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8% yields: 2 dividend shares I’ve bought for my ISA

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Last year saw many companies cut their dividends. But there are some payouts which have remained safe. The two dividend shares I want to look at today both offer a yield of around 8%.

Neither of these payouts were cut last year and both are expected to remain safe. Indeed, one of these companies is expected to increase its payout significantly this year.

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Better than gold?

FTSE 100 gold miner Polymetal International (LSE: POLY) operates in Russia and Kazakhstan. It’s the largest gold stock listed on the London market and has one of the most generous dividends.

The gold price has pulled back from last summer’s record highs of more than $2,000 per ounce. But, at $1,800 per ounce, the yellow metal is still worth around 10% more than a year ago.

A strong market is naturally good news for gold miners. Polymetal’s management has been doing its best to take advantage of this situation. Production rose by 4% to 1.5 million ounces last year. Some spending was also brought forward to take advantage of market conditions and avoid any disruption due to Covid-19.

Low costs mean the group benefited from a 40% operating profit margin during the 12 months to 30 June. Forecasts suggest this could rise to 50% for the 2020 calendar year, supporting strong cash generation.

Brokers expect a dividend of 87p for 2020 and 123p for 2021. This gives Polymetal a forecast dividend yield of around 6% for 2020 and more than 8% for 2021.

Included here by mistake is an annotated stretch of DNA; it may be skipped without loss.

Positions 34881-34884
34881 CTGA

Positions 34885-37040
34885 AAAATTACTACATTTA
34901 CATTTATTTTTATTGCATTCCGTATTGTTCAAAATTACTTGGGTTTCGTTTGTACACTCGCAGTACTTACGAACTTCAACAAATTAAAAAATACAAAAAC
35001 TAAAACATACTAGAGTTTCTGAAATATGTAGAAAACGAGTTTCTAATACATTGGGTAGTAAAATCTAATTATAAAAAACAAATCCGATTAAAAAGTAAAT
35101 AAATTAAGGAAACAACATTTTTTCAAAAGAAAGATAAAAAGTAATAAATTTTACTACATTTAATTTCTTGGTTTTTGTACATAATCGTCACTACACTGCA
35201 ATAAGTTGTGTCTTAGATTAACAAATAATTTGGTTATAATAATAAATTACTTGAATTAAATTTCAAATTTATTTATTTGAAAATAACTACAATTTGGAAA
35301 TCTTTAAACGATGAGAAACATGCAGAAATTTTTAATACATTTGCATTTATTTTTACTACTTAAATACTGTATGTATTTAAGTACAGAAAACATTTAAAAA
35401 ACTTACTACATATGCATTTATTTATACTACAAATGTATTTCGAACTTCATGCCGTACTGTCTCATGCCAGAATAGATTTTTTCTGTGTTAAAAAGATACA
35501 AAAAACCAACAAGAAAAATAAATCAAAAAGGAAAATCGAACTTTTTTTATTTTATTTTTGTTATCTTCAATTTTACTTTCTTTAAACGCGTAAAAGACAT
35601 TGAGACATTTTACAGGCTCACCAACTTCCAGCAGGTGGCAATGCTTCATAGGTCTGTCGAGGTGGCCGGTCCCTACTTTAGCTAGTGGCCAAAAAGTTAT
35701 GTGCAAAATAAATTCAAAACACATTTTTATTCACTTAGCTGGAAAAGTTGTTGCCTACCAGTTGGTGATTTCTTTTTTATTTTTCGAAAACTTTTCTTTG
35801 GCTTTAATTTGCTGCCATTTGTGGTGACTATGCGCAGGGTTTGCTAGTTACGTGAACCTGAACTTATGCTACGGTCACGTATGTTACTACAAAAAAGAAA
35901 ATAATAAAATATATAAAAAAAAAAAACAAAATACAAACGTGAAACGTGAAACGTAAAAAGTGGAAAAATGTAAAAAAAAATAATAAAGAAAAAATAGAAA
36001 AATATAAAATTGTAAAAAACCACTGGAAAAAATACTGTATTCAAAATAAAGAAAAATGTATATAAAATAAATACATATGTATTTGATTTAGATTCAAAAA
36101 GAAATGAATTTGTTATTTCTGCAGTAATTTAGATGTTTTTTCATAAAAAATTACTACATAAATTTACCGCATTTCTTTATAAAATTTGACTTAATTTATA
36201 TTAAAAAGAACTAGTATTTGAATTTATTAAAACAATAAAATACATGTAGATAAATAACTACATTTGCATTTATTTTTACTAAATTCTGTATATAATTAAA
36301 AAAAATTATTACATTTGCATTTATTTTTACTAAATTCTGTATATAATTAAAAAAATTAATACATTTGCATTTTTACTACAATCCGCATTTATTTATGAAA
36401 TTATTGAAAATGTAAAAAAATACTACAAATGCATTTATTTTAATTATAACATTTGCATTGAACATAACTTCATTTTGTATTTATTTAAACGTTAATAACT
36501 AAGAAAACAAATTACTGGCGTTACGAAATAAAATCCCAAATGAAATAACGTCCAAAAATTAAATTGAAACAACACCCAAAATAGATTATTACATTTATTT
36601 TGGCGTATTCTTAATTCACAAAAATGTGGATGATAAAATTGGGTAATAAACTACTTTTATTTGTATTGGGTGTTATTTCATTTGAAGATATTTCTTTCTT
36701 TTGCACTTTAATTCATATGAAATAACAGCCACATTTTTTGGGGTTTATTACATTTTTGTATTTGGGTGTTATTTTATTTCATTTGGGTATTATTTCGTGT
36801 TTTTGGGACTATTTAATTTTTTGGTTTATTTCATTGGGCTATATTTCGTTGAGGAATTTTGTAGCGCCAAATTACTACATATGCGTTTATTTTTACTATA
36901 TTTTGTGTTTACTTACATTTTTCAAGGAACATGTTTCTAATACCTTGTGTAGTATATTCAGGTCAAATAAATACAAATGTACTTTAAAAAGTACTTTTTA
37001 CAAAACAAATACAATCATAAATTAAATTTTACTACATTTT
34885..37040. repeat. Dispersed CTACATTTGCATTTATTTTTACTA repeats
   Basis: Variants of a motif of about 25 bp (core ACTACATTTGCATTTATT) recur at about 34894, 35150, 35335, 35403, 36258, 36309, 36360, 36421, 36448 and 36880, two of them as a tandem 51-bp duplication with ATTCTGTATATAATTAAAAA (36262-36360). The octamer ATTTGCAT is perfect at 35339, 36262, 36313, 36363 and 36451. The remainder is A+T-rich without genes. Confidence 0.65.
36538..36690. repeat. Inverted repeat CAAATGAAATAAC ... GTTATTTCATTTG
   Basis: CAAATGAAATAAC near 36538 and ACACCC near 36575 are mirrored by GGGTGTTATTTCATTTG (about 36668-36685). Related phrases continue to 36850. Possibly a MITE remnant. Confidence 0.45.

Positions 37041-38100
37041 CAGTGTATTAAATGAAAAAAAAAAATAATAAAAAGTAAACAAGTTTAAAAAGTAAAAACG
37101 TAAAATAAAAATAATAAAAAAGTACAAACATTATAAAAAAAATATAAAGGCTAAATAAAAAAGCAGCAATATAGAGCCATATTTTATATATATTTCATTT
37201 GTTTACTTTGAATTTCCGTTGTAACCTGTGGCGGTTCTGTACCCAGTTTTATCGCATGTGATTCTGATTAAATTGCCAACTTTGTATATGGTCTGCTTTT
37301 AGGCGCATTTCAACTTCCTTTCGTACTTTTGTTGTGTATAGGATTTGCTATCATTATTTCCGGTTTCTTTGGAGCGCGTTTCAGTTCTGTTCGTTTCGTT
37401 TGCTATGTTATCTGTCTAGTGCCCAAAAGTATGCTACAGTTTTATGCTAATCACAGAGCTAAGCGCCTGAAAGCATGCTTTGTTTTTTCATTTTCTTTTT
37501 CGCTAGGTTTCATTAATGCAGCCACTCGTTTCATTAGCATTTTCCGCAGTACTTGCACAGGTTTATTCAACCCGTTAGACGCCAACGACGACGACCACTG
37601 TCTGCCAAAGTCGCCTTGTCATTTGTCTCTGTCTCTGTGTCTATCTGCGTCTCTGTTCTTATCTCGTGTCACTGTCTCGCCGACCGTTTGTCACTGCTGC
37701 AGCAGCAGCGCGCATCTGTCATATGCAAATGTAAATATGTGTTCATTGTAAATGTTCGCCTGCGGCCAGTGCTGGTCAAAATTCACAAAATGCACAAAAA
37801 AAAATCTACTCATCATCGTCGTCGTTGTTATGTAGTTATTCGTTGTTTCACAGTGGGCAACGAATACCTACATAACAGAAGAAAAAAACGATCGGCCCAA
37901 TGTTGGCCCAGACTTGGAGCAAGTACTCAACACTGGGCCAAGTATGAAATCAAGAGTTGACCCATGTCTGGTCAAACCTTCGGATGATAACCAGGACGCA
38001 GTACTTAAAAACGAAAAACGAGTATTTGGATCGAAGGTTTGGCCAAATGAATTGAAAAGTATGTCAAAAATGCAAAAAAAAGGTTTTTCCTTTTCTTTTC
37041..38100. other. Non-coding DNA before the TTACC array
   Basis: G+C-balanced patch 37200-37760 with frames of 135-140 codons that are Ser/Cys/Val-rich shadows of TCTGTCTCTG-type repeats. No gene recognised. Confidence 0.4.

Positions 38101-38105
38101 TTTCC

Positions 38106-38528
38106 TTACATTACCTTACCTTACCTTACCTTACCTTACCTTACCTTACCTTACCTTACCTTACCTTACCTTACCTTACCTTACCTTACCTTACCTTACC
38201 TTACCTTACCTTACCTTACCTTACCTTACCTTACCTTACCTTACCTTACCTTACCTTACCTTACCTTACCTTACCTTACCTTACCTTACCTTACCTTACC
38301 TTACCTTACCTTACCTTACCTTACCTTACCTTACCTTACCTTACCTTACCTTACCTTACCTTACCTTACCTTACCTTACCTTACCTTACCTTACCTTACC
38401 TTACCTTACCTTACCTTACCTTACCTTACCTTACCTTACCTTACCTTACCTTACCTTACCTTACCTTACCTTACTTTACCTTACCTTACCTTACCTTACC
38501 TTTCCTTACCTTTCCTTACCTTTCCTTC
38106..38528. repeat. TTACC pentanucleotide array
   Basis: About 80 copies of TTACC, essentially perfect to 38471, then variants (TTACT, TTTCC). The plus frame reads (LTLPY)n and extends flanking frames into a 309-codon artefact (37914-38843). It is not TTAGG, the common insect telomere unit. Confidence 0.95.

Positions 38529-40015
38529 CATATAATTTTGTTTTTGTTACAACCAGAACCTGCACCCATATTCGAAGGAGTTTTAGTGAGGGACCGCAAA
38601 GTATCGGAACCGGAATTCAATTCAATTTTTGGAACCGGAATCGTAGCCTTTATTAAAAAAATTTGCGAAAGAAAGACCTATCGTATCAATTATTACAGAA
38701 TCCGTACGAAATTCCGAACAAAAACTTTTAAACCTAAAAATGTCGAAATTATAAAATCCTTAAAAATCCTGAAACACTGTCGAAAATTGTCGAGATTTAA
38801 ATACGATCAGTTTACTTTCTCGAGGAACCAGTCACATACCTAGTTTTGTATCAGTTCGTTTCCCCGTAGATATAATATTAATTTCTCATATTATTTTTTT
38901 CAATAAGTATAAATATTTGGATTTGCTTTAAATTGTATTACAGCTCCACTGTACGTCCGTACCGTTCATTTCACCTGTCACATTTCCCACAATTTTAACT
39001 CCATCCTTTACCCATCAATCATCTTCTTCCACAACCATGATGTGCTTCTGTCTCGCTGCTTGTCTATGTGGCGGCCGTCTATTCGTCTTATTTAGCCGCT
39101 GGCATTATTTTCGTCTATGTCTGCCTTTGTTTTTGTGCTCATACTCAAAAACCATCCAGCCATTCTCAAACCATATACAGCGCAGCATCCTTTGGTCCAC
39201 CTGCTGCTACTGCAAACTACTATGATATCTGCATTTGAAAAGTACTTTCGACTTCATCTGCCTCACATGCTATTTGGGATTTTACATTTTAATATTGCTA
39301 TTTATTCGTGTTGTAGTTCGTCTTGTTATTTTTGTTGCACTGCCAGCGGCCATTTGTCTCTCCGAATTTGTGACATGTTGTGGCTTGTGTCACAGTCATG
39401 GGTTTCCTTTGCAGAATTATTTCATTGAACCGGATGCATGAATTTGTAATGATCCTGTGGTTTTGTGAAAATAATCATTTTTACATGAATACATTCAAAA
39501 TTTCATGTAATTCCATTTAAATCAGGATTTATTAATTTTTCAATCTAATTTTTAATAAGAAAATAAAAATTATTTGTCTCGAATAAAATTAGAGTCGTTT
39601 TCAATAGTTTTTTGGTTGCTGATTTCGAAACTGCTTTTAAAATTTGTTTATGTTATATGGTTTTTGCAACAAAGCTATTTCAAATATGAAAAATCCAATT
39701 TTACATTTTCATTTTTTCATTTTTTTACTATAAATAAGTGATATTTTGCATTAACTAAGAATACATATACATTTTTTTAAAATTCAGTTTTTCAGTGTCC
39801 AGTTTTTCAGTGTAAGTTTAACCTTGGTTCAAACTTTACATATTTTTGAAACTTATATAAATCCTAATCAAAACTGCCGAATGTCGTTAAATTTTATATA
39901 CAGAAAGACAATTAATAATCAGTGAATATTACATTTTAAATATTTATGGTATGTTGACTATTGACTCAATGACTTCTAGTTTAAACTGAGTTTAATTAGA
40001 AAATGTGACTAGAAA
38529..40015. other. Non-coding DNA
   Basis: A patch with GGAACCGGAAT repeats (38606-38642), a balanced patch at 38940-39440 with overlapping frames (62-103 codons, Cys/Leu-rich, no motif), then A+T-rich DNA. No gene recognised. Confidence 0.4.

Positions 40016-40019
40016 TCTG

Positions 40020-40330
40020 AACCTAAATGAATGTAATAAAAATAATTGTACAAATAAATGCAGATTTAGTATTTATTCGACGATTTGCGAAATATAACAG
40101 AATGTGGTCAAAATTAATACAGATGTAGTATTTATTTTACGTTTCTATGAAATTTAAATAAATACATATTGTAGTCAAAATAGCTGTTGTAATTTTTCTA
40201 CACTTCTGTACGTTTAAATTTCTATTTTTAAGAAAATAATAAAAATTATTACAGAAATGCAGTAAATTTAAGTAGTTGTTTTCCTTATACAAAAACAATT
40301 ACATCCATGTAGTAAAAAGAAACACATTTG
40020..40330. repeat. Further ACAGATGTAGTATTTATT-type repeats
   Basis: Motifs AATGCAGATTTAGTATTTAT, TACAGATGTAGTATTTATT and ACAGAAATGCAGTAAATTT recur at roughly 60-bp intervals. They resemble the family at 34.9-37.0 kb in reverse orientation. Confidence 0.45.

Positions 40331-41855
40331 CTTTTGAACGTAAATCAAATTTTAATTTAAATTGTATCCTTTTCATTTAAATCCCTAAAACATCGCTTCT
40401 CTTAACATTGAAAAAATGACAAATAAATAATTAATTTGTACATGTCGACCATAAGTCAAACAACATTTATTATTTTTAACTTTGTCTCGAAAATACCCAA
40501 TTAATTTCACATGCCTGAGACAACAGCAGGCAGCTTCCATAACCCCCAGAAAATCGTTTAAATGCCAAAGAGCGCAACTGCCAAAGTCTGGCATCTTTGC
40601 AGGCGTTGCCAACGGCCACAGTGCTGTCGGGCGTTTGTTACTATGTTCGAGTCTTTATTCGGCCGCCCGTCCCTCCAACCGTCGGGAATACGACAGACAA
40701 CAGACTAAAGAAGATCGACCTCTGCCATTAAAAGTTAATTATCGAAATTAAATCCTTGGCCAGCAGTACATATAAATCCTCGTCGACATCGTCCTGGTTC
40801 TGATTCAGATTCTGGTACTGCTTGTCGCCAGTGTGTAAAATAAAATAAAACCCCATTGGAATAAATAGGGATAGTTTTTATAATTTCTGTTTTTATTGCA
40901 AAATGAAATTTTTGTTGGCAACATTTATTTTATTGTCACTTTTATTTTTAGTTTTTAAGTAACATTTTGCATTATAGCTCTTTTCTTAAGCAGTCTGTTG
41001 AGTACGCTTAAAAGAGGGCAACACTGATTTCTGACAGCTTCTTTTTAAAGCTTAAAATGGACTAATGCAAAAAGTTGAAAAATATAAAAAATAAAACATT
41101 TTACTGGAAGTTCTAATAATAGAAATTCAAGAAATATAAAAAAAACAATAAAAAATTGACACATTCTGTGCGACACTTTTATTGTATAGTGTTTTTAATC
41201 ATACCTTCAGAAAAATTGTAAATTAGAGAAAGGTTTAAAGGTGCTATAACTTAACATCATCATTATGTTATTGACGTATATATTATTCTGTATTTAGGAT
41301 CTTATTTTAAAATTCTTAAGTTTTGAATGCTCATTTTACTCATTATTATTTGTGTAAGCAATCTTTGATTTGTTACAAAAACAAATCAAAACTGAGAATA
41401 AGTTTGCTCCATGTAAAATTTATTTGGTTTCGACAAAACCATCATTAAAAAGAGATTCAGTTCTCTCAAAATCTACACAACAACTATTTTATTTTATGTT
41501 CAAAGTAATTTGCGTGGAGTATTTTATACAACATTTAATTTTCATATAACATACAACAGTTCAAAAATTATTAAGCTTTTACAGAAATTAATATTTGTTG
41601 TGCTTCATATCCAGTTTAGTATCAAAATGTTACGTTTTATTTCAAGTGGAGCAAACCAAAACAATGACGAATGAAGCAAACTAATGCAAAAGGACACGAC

A safe dividend share?

Of course, these bumper payouts rely on the price of gold remaining high. There’s no way to predict how likely this is. Gold is often seen as a safe haven trade in troubled times, so one possible scenario is that the gold price will slump as the world returns to normal after the pandemic.

I view Polymetal as one of the more speculative dividend shares in my portfolio. But the company has a good record of returning surplus cash and Polymetal’s profits don’t depend directly on an economic recovery.

8% income from property

My second stock is a little more unusual. Real Estate Credit Investments (LSE: RECI) is a property finance company with a market-cap of around £330m.

The firm provides loans secured on a mix of property in Western Europe. According to the company’s January update, its largest holdings include an apartment complex in Lisbon, an office development in Paris, and care homes and hotels in the UK.

In total, RECI has 58 loans secured against a portfolio valued at £380m.

There are obviously some real risks here. Many of the properties on which RECI has secured loans will have been affected by the pandemic. Although the company said in January it had “no concerns” about the creditworthiness of these positions, in my view, repayment problems could still emerge. This would hit the share price.

I see RECIE as a pure dividend share. Management has said it intends to maintain the 12p per share dividend, giving a yield of more than 8%. I’m happy with that cash income, but I don’t expect this payout to grow for the foreseeable future. That means the share price may not rise much either.

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Roland Head owns shares of Polymetal International and Real Estate Credit Investments Ltd. The Motley Fool UK has no position in any of the shares mentioned. Views expressed on the companies mentioned in this article are those of the writer and therefore may differ from the official recommendations we make in our subscription services such as Share Advisor, Hidden Winners and Pro. Here at The Motley Fool we believe that considering a diverse range of insights makes us better investors.